FUKUSHIMA, Japan (AP) — Workers at a leaking nuclear complex hooked up power lines to all six of its reactor units, but other repercussions from a massive earthquake and tsunami still rippled across Japan as economic losses mounted at three flagship companies.
The progress on the electrical lines at the Fukushima Dai-ichi nuclear power plant was a welcome and significant advance Tuesday after days of setbacks. With the power lines connected, officials hope to start up the overheated plant's crucial cooling system that was knocked out during the March 11 earthquake and tsunami that devastated Japan's northeast coast.
Tokyo Electric Power Co. warned that workers still need to check all equipment for damage first before switching the cooling system on to all the reactor units — a process that could take days or even weeks.
Late Tuesday night, Tokyo Electric said lights went on in the central control room of Unit 3, but that doesn't mean power had been restored to the cooling system. Officials planned to try to power up the unit's water pumps later Wednesday.
Emergency crews also dumped 18 tons of seawater into a nearly boiling storage pool holding spent nuclear fuel at Unit 2, cooling it to 105 degrees Fahrenheit, Japan's nuclear safety agency said. Steam, possibly carrying radioactive elements, had been rising for two days from the reactor building, and the move lessens the chances that more radiation will seep into the air.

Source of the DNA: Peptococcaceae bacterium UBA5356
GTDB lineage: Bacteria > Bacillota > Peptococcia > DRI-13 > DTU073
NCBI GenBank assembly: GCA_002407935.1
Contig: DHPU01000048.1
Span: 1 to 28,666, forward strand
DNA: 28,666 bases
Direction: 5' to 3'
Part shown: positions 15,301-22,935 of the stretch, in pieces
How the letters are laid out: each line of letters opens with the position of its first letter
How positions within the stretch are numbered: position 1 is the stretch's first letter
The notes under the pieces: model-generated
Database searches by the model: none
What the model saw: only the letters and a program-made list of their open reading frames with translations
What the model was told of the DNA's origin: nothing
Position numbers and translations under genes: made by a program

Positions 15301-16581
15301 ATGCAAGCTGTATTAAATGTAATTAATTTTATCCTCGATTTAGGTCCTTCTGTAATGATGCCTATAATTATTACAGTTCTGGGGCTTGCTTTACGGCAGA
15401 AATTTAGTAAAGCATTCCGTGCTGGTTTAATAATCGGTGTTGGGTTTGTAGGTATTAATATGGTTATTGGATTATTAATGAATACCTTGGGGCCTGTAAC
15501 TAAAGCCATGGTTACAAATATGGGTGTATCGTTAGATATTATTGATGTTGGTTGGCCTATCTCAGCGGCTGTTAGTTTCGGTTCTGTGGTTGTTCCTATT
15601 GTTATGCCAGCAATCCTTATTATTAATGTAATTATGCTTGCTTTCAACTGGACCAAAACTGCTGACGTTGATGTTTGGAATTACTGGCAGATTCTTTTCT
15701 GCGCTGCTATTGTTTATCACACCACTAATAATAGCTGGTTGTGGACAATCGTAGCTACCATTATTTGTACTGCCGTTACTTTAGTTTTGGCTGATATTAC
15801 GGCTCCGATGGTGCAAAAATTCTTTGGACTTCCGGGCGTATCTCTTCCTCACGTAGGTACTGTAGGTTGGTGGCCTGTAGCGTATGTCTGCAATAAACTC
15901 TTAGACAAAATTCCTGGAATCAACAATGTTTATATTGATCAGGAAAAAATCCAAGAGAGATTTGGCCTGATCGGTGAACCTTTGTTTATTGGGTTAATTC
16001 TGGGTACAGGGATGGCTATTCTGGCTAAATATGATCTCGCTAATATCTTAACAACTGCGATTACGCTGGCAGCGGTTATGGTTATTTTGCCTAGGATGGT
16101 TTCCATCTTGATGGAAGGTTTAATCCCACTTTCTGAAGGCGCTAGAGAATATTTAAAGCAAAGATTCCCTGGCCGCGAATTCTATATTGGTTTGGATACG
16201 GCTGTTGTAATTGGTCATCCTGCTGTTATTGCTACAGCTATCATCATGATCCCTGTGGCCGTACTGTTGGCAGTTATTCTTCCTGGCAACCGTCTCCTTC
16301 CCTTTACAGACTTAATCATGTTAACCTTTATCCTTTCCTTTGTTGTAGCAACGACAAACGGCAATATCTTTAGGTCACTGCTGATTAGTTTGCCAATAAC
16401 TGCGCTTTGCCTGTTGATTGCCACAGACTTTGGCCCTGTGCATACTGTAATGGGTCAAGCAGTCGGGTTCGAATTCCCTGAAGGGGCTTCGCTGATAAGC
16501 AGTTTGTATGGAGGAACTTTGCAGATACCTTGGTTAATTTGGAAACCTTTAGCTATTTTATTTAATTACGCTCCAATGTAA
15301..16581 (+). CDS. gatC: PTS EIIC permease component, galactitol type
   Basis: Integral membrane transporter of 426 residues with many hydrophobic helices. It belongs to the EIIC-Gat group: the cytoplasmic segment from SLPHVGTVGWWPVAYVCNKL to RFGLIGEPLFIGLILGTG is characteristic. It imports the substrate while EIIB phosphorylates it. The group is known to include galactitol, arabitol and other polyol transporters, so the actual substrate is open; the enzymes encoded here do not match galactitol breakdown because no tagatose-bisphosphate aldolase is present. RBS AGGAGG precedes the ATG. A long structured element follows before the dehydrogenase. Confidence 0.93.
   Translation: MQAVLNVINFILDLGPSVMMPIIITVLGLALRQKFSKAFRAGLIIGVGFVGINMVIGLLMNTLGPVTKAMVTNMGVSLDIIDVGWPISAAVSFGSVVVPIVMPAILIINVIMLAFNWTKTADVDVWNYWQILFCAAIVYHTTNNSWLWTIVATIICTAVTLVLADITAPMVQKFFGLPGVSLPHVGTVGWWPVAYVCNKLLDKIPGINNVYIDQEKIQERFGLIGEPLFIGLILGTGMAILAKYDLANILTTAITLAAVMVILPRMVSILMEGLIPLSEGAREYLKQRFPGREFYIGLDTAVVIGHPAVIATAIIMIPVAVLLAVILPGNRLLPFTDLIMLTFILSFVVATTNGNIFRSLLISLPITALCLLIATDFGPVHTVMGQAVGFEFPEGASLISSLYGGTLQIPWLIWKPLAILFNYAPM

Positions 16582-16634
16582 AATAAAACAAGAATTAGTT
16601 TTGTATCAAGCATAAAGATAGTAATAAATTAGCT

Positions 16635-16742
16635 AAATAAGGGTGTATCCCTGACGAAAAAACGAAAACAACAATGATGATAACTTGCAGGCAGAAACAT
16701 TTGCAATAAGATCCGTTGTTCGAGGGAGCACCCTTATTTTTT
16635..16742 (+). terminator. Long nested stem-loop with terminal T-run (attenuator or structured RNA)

Added up, the power lines and concerted dousing bring authorities closer to ending a nuclear crisis that has complicated the government's response to the catastrophic earthquake and tsunami that killed an estimated 18,000 people.
Its power supply knocked out by the disasters, the Fukushima complex has leaked radiation that has found its way into vegetables, raw milk, the water supply and even seawater. Early Wednesday, the government added broccoli to the list of tainted vegetables, which also include spinach, canola, and chrysanthemum greens. Government officials and health experts say the doses are low and not a threat to human health unless the tainted products are consumed in abnormally excessive quantities.